As the father of a college-bound high school senior and an eventually college-bound high school sophomore, I pass along to them helpful articles. Whether, in the ancient words of Archbishop Cramner in the Anglican liturgy, they actually “read, learn and inwardly digest” the articles I send them is an open question, but it gives me an uneasy assurance of the discharge of paternal duty.
I passed along to my children a recent Wall Street Journal article that posed the question Can Handwriting Make You Smarter? The article concluded:
Students who took handwritten notes generally outperformed students who typed their notes via computer, researchers at Princeton University and the University of California at Los Angeles found. Compared with those who type their notes, people who write them out in longhand appear to learn better, retain information longer, and more readily grasp new ideas, according to experiments by other researchers who also compared note-taking techniques.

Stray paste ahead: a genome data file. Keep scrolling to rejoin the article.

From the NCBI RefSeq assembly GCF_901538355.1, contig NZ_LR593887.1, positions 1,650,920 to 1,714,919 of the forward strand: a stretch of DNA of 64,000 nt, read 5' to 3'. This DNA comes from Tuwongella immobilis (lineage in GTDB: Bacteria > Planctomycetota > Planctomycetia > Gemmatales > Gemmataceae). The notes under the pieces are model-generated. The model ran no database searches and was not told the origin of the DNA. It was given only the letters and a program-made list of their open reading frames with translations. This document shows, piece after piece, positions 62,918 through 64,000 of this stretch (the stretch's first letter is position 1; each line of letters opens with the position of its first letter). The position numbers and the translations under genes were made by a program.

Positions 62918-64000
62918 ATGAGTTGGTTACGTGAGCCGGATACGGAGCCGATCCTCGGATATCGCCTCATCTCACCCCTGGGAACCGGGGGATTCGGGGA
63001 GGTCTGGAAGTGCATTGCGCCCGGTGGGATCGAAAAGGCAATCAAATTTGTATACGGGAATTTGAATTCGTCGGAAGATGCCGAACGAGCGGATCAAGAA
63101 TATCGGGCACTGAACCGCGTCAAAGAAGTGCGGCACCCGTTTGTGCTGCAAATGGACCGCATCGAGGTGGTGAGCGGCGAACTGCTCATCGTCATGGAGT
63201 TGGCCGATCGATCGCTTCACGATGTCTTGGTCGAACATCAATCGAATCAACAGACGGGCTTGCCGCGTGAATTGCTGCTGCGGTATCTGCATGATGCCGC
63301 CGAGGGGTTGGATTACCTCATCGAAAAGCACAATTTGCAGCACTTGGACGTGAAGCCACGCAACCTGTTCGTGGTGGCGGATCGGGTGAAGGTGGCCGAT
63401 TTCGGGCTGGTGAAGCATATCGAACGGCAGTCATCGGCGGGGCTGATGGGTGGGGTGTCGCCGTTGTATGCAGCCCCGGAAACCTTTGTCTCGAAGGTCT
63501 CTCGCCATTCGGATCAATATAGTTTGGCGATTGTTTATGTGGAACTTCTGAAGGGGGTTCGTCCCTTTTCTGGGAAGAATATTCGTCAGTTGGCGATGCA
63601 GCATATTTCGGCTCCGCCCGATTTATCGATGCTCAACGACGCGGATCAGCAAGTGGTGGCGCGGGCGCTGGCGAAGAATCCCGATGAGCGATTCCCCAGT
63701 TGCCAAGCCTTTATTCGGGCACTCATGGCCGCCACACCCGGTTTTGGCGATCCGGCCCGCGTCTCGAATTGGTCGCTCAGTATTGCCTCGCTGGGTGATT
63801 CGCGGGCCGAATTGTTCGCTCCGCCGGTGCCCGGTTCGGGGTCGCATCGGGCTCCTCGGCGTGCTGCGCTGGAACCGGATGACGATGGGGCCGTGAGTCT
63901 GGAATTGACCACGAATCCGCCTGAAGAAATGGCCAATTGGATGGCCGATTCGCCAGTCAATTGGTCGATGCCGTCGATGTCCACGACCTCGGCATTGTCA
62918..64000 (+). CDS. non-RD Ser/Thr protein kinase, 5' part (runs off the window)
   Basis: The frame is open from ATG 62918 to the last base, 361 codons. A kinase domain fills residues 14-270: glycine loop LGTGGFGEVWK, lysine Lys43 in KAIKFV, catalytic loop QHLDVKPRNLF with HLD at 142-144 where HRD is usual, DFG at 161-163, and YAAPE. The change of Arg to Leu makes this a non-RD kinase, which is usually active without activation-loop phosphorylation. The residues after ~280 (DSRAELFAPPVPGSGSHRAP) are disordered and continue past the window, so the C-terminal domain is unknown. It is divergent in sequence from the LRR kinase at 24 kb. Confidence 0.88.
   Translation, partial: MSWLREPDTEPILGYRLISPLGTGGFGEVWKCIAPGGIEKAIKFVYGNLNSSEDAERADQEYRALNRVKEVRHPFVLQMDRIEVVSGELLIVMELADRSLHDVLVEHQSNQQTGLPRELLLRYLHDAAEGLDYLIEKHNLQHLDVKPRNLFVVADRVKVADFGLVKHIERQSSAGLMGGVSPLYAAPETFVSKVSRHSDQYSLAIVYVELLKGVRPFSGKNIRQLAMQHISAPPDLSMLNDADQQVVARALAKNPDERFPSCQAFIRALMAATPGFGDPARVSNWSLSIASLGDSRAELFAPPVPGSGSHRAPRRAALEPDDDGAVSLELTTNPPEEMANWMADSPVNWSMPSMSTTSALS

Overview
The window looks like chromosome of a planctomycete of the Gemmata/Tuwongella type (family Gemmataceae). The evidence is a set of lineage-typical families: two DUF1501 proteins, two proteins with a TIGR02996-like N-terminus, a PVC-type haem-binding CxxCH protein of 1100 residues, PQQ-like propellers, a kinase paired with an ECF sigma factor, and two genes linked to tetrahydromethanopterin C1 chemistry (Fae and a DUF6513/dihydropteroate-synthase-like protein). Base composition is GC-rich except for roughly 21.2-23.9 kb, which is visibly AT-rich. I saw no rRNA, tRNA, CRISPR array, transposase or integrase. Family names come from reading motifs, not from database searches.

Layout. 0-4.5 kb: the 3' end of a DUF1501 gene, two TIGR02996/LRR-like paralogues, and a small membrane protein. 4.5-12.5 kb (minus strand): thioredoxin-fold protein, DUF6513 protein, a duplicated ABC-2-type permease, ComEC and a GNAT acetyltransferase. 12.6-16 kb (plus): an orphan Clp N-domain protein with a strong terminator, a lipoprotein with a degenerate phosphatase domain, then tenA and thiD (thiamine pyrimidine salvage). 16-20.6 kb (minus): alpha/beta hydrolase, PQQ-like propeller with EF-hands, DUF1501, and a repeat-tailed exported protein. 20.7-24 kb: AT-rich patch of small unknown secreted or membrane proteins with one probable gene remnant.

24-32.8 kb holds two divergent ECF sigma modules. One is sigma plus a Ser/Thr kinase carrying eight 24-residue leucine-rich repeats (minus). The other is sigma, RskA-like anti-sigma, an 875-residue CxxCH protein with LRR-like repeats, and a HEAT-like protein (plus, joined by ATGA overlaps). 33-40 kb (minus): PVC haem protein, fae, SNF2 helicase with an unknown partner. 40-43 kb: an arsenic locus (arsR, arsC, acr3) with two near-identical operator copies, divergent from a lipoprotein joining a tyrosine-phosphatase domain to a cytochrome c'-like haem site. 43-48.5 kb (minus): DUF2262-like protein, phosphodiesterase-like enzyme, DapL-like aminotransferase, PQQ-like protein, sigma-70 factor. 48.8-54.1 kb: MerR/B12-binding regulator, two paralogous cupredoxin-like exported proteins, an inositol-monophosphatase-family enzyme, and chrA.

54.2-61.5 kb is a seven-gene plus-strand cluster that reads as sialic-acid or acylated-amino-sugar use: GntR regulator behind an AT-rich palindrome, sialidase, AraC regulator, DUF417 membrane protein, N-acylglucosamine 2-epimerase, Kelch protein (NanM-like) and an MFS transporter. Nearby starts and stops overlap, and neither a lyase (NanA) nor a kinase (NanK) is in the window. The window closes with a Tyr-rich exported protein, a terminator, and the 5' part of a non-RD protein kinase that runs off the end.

Handwriting is scripturally important, as King Belshazzar finds out in Daniel 5:1-9:
King Belshazzar made a great feast for a thousand of his lords and drank wine in front of the thousand. Belshazzar, when he tasted the wine, commanded that the vessels of gold and of silver that Nebuchadnezzar his father[had taken out of the temple in Jerusalem be brought, that the king and his lords, his wives, and his concubines might drink from them. Then they brought in the golden vessels that had been taken out of the temple, the house of God in Jerusalem, and the king and his lords, his wives, and his concubines drank from them. They drank wine and praised the gods of gold and silver, bronze, iron, wood, and stone.